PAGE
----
Orrick, Pillsbury call off big U.S. law firm merger
By Casey Sullivan
NEW YORK (Reuters) - One of the biggest proposed U.S. law firm mergers of the year has been called off, the leaders of the two firms told Reuters Monday.
The potential merger between the California-based Orrick Herrington & Sutcliffe and Pillsbury Winthrop Shaw Pittman in New York would have created one of the largest law firms in the country. It was first reported by Reuters on October 25.
Orrick Chairman Mitch Zuklie and Pillsbury Chairman James Rishwain said in a joint interview that a conflict of interest between clients in Orrick's public finance practice and Pillsbury's tax, environmental and real estate practices killed the merger.
"We are disappointed that we are not able to bring this over the goal line," said Zuklie.
The chairmen declined to identify specific clients, but Rishwain said Orrick represents government agencies that are sometimes on opposite sides of disputes with companies represented by Pillsbury.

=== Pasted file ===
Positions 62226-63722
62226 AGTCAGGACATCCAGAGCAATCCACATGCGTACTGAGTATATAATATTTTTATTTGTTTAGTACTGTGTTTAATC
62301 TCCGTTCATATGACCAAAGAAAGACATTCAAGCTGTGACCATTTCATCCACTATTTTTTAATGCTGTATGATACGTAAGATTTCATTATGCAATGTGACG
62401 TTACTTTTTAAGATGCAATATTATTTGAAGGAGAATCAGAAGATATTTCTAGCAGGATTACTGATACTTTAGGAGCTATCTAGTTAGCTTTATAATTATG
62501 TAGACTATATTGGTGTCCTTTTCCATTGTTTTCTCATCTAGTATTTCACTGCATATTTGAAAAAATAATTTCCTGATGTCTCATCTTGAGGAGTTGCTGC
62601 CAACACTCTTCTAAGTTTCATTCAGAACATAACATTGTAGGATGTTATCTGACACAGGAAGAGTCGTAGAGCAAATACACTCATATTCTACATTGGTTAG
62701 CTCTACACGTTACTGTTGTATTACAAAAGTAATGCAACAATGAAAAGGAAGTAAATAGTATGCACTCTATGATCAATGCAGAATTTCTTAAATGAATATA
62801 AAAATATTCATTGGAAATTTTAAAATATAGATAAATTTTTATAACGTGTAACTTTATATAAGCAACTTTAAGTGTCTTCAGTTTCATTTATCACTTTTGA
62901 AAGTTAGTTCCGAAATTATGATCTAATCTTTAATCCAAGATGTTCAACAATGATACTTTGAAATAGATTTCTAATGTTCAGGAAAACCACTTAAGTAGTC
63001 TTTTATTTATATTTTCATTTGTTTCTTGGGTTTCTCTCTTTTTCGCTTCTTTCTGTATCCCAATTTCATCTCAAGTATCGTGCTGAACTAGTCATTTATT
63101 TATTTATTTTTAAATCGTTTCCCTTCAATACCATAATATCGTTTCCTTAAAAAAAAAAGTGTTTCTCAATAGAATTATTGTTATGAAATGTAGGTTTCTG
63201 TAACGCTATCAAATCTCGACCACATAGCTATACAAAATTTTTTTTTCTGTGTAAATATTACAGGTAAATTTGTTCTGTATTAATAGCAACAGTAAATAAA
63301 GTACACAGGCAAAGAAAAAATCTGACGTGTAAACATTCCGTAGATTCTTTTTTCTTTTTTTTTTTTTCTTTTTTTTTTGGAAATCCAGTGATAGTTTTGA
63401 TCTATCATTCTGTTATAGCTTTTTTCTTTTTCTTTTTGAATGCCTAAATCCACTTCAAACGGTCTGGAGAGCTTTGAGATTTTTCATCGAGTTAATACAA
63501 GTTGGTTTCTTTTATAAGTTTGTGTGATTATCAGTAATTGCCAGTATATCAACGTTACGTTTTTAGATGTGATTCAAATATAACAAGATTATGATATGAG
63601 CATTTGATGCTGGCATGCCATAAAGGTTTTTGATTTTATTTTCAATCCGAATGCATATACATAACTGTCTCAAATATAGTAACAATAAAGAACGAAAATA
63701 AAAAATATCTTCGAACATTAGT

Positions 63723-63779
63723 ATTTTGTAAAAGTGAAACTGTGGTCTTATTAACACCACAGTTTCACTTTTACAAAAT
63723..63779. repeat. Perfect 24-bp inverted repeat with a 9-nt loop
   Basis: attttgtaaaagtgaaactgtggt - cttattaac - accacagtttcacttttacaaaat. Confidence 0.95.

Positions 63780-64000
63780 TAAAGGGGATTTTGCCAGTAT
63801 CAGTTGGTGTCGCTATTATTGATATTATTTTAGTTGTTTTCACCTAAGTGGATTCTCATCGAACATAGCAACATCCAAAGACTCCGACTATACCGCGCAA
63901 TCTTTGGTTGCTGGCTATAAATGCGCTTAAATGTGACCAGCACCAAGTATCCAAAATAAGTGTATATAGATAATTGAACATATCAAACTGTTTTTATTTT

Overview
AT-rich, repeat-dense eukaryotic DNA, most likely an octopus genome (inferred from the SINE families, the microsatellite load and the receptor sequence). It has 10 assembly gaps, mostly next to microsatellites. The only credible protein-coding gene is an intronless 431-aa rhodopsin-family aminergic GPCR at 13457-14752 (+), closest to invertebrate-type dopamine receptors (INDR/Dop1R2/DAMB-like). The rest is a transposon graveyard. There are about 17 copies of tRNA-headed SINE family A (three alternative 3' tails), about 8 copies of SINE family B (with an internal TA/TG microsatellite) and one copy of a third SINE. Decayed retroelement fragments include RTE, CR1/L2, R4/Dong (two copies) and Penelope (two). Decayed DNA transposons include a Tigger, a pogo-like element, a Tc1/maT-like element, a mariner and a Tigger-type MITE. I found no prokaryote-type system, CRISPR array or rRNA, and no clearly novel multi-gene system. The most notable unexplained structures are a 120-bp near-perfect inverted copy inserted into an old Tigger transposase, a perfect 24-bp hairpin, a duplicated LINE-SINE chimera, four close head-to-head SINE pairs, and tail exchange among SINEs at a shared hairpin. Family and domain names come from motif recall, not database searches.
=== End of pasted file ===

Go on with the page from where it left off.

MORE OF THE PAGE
According to Orrick's website, the firm has historically advised governments and underwriters on big publicly funded projects including the Golden Gate Bridge in San Francisco and Carnegie Hall in New York City.
Orrick's clients have also included Apple Inc (AAPL.O: Quote), Microsoft Corp (MSFT.O: Quote) and PG&E Corp (PCG.N: Quote), while Pillsbury has represented Chevron Corp (CVX.N: Quote), BNY Mellon BKBML.UL and Xerox (XRX.N: Quote), among others, according to sources with direct knowledge of the firms' clients.
Orrick, with about 1,000 lawyers, and Pillsbury, with more than 600 lawyers, were engaged in merger talks since July, the chairmen said. When Reuters reported the news in October, both sides expected a deal to come together within weeks, according to a source with knowledge of the discussions. Continued...